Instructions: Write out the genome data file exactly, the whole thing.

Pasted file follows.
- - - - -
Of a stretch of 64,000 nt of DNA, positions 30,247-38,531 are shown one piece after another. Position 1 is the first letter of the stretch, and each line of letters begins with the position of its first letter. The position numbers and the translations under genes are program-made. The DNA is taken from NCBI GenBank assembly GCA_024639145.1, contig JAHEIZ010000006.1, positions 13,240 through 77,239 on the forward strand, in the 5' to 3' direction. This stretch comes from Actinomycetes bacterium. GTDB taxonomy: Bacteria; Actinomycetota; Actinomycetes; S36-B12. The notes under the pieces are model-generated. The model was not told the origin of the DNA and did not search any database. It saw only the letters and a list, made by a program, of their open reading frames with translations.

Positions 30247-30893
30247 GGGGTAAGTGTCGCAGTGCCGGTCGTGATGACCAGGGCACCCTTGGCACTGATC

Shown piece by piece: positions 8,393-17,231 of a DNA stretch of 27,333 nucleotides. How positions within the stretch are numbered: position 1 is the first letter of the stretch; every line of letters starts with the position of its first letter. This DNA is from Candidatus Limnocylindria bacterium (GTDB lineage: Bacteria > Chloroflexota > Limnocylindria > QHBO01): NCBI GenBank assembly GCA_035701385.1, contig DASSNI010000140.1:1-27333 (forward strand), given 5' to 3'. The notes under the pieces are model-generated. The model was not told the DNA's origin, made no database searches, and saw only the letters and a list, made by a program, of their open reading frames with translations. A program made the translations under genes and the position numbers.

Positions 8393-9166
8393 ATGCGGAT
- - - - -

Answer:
Of a stretch of 64,000 nt of DNA, positions 30,247-38,531 are shown one piece after another. Position 1 is the first letter of the stretch, and each line of letters begins with the position of its first letter. The position numbers and the translations under genes are program-made. The DNA is taken from NCBI GenBank assembly GCA_024639145.1, contig JAHEIZ010000006.1, positions 13,240 through 77,239 on the forward strand, in the 5' to 3' direction. This stretch comes from Actinomycetes bacterium. GTDB taxonomy: Bacteria; Actinomycetota; Actinomycetes; S36-B12. The notes under the pieces are model-generated. The model was not told the origin of the DNA and did not search any database. It saw only the letters and a list, made by a program, of their open reading frames with translations.

Positions 30247-30893
30247 GGGGTAAGTGTCGCAGTGCCGGTCGTGATGACCAGGGCACCCTTGGCACTGATC

Shown piece by piece: positions 8,393-17,231 of a DNA stretch of 27,333 nucleotides. How positions within the stretch are numbered: position 1 is the first letter of the stretch; every line of letters starts with the position of its first letter. This DNA is from Candidatus Limnocylindria bacterium (GTDB lineage: Bacteria > Chloroflexota > Limnocylindria > QHBO01): NCBI GenBank assembly GCA_035701385.1, contig DASSNI010000140.1:1-27333 (forward strand), given 5' to 3'. The notes under the pieces are model-generated. The model was not told the DNA's origin, made no database searches, and saw only the letters and a list, made by a program, of their open reading frames with translations. A program made the translations under genes and the position numbers.

Positions 8393-9166
8393 ATGCGGAT